Risk, regulation and reputation: The three ‘R’s for retailers

The three ‘R’s are the building blocks for our children’s education. The joy of re-visiting these as a parent-teacher in lockdown has not been unbridled, but a necessary and worthwhile investment that will hopefully reap dividends.

Retailers devising survival strategies likewise need a diligent focus on the three ‘R’s of Risk, Regulation and Reputation. These are building blocks to enable businesses to survive the current crisis and thrive beyond it.

Starting with the first ‘R’, risk and opportunity are two sides of the same coin; without a defined approach to risk, you cannot seize opportunities as they arise in your market or niche. Retailers in particular face an array of strategic, financial and regulatory risks, not forgetting the clamour for ESG from customers and investors.

The second and third ‘R’s both play into your understanding and appetite for risk. Regulation especially requires the sort of medium-term thinking that may seem like a luxury during a crisis. 

Yet, to be resilient, a retailer must be able to cope with swift changes in regulation, which tend to follow major shocks. So, directors need to ask themselves: how would we respond to regulation arising from a second wave of Covid-19? Or a no-deal Brexit

Retail leaders should also keep a watchful eye on immediate risks arising from the third ‘R’ – reputation – that have potential to trip them up as they chase opportunities. 

Successful retailers have rightly focused on long-term relationships with customers, collecting data, identifying points of differentiation and creating smooth, personalised experiences. Such long-term relationships are hard-won but quickly lost and scrutiny by customers, investors, regulators and employees can all erode trust. 

Conversely, some immediate challenges to both reputation and regulation could also present opportunities to reinforce trust when well-managed. Examples from the current crisis include:

Employee and customer safety

The Health & Safety Executive and environmental health officers have been very clear they will take enforcement action where appropriate, highlighting many examples of failure to maintain social distancing and thousands of complaints from customers and employees. Will you suffer the disruption, social media attention, bad press and costs of a prosecution following regulatory intervention? Or will you be able to celebrate customer confidence and employee engagement?

Lack of liquidity and accumulated stocks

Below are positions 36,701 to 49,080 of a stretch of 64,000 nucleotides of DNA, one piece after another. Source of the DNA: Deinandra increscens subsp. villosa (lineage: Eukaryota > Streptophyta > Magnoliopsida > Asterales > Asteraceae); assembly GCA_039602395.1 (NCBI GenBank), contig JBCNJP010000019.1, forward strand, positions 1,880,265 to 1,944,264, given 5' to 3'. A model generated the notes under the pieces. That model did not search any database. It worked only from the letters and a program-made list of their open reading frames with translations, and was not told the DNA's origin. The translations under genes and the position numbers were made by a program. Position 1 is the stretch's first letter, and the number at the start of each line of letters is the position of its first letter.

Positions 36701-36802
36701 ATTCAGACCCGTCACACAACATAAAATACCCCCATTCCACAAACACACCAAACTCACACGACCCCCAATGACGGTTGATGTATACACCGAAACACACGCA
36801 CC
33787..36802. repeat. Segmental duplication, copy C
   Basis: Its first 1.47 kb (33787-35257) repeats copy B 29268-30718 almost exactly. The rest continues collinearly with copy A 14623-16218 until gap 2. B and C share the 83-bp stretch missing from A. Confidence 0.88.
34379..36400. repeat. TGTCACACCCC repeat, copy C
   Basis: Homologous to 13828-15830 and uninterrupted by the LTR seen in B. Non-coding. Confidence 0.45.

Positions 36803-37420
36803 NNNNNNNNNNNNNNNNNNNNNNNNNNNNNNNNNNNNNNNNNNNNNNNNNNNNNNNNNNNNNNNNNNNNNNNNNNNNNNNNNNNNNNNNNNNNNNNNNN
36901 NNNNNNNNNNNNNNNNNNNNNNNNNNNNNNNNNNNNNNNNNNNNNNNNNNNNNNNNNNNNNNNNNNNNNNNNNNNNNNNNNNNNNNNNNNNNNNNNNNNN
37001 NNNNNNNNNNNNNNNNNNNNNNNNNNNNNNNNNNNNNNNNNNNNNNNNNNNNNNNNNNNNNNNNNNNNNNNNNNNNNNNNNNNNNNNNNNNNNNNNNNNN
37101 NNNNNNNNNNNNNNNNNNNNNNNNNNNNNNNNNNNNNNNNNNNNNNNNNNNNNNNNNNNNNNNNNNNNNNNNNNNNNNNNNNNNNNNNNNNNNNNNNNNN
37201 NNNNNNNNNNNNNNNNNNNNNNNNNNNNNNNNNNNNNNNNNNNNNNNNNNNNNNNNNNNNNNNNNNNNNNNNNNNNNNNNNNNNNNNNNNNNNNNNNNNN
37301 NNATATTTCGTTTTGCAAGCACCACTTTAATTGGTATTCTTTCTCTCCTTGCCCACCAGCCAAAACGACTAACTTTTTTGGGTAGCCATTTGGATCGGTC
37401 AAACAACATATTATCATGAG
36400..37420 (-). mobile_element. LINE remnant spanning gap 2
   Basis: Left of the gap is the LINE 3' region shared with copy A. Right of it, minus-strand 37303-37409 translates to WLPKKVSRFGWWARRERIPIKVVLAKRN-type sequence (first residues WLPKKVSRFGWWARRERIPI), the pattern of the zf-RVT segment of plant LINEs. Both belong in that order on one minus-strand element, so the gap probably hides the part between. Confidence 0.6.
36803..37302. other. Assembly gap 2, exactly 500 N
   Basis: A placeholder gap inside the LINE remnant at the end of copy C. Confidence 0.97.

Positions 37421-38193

Cashflow and a build-up of product are forcing retailers to launch aggressive and ongoing promotions and discounts. As an unexpected consequence, we see rivals reporting alleged “unfair” pricing to the Advertising Standards Authority. How will you pursue pricing strategy that entices customers without triggering investigation by regulators or public accusations of crowding out competitors?

Supply chain behaviour

The actions of your suppliers can wreak havoc with your good name. Witness Boohoo being “dropped by Next, Asos and Zalando over exploitation claims” and similarly pilloried on social media. That this reaction took place even before an investigation corroborates the claims shows how fraught supply chain issues can become. But for all the tears at Boohoo HQ, retailers who embrace supply chain transparency and are vocal about it could raise smiles for customers. 

Putting risk, regulation and reputation at the heart of board decision-making has arguably never been more important. It is not just having the policies. Are you sure they are lived and breathed? Risk, compliance and legal teams may have an eye on this as part of their day-to-day, but who on the board is leading from the front?

Do you join up the risk and marketing perspectives to turn positive stories of risk management into opportunities to develop your brand? In the heat of the battle for market share this deserves as much proper attention as marketing strategies. 

Nathan Peacey, partner at Foot Anstey

Back to top button

Please disable your ad-blocker to continue

Ads are the primary way in which publishers generate the revenue needed to pay their staff. If we can't serve ads, we can't pay journalists to write the news.